U.S. Customs and Border Protection (CBP) also put out a solicitation in 2022, seeking portable marijuana analyzers to quickly identify cannabinoid profiles and help distinguish between marijuana and hemp.

And in 2019, the Drug Enforcement Administration (DEA) separately announced that it was seeking a device to “provide specificity to distinguish between hemp and marijuana” since the former crop was legalized.

USDA has also sent out thousands of surveys to hemp farmers, meant to understand how the industry is growing but also identify challenges in business and regulation. The department launched its first annual survey in 2021, and it updated the questionnaire last year before distributing it to farmers and releasing a report with findings that showed significant declines in the value and production of the crop in 2022.

The Food and Drug Administration (FDA), for its part, is considering a proposal to allow hemp seed meal as livestock for hens.

Meanwhile, USDA has been reportedly revoking hemp licenses for farmers who are simultaneously growing marijuana under state-approved programs, underscoring yet another policy conflict stemming from the ongoing federal prohibition of some forms of the cannabis plant.

Federal hemp rules could be further amended as part of the next iteration of large-scale agriculture legislation. The 2018 Farm Bill that legalized the crop was supposed to be updated last year, but it’s been extended through much of 2024.

Last week, 21 attorneys general urged congressional leaders to take action on intoxicating hemp products that became legal through the 2018 change. Federal lawmakers should amend the definition of hemp, they wrote, and clarify that states can take their own measures to regulate the plant and its derivative products.

“As Congress prepares to embark on a new five-year reauthorization of the Farm Bill, we strongly urge your committees to address the glaring vagueness created in the 2018 Farm Bill that has led to the proliferation of intoxicating hemp products across the nation and challenges to the ability for states and localities to respond to the resulting health and safety crisis,” the top state law enforcement officials wrote. “We urge Congress in the strongest possible terms to address this reckless policy.”

Lawmakers and stakeholders are eyeing a number of other proposals that could be incorporated in the new farm bill, including measures to free up hemp businesses to legally market products like CBD as dietary supplements or in the food supply and to remove restrictions on participation in the industry by people with certain prior drug convictions.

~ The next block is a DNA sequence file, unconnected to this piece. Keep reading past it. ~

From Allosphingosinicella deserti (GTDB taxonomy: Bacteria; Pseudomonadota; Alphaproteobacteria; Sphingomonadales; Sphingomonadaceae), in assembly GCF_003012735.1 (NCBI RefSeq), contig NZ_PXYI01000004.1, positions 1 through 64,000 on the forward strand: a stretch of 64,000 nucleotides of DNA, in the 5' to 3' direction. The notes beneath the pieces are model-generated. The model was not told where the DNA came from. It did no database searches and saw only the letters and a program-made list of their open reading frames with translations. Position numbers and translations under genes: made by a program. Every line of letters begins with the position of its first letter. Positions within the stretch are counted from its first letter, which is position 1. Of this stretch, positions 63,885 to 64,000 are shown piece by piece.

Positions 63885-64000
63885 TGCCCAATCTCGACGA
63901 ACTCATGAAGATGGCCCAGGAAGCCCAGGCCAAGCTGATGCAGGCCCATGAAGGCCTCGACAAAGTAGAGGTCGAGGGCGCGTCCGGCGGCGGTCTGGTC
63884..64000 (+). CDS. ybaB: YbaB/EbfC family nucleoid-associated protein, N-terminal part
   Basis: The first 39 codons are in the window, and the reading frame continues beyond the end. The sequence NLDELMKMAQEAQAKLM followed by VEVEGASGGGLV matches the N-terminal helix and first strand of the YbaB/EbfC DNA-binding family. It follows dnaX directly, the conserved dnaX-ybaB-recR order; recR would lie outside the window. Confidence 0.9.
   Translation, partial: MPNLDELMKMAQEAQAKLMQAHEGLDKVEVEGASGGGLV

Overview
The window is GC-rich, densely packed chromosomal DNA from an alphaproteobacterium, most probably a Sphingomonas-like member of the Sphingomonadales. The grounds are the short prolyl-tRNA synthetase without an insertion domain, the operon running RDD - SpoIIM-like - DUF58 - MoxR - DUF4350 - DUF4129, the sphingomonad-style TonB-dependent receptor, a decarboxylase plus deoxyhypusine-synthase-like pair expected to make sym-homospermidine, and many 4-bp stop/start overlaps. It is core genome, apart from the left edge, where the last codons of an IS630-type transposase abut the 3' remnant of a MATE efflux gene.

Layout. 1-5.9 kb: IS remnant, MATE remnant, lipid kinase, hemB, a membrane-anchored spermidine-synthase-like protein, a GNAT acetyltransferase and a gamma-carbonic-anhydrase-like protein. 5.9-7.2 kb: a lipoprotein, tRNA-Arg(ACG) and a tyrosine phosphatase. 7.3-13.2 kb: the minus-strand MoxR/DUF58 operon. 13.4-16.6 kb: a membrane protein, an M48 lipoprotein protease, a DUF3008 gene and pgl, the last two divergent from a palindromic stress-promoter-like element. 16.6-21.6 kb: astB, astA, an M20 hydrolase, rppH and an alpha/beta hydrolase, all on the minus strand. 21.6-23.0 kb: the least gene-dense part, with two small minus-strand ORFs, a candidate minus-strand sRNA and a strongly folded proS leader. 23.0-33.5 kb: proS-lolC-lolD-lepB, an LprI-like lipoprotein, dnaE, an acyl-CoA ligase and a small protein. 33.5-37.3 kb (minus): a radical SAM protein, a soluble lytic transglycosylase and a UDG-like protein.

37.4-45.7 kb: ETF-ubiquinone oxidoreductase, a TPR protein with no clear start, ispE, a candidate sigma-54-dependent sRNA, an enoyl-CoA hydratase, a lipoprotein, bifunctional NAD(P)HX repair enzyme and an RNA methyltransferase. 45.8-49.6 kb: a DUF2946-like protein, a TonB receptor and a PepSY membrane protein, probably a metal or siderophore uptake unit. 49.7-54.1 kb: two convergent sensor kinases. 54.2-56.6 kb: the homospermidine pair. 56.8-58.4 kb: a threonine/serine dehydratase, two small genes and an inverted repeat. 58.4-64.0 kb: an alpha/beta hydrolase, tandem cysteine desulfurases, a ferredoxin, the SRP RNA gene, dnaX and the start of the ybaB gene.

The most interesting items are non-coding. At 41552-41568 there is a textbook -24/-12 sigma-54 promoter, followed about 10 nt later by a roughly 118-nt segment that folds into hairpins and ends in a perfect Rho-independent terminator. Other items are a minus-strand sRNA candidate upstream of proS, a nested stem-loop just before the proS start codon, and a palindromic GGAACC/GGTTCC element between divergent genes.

FDA has regulatory jurisdiction over that issue, but at the beginning of last year, the agency said it didn’t have a pathway to make it happen and instead offered to work with Congress on a solution.

In response, Sens. Ron Wyden (D-OR), Rand Paul (R-KY) and Jeff Merkley (D-OR), along with Rep. Earl Blumenauer (D-OR), filed legislation last July that would remove regulatory barriers that FDA claims prevents it from allowing CBD marketing.

Congressional researchers cautioned last November that varying policy priorities among industry stakeholders could make the task of updating the federal farm bill more difficult.

The CRS report also referenced several recent hemp bills that federal lawmakers may consider folding in to the broader agricultural legislation.

One bipartisan bill filed last March seeks to end what critics say is a “discriminatory” federal policy that bars people with prior felony drug convictions from owning or leading legal hemp businesses. Another bipartisan measure would reduce regulations on farmers that grow industrial hemp for non-extraction purposes.

For the time being, the hemp industry continues to face unique regulatory hurdles that businesses have blamed for the crop’s value plummeting in the short years since its legalization. Despite the economic conditions, however, a recent report found that the hemp market in 2022 was larger than all state marijuana markets, and it roughly equaled sales for craft beer nationally.

Meanwhile, internally at USDA, food safety workers have been encouraged to exercise caution and avoid cannabis products, including federally legal CBD, as the agency observes an “uptick” in positive THC tests amid “confusion” as more states enact legalization.

21 State Attorneys General Push Congress To Regulate Intoxicating Hemp Products

Photo courtesy of Kimzy Nanney.

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Ben Adlin, a senior editor at Marijuana Moment, has been covering cannabis and other drug policy issues professionally since 2011. He was previously a senior news editor at Leafly, an associate editor at the Los Angeles Daily Journal and a Coro Fellow in Public Affairs. He lives in Washington State.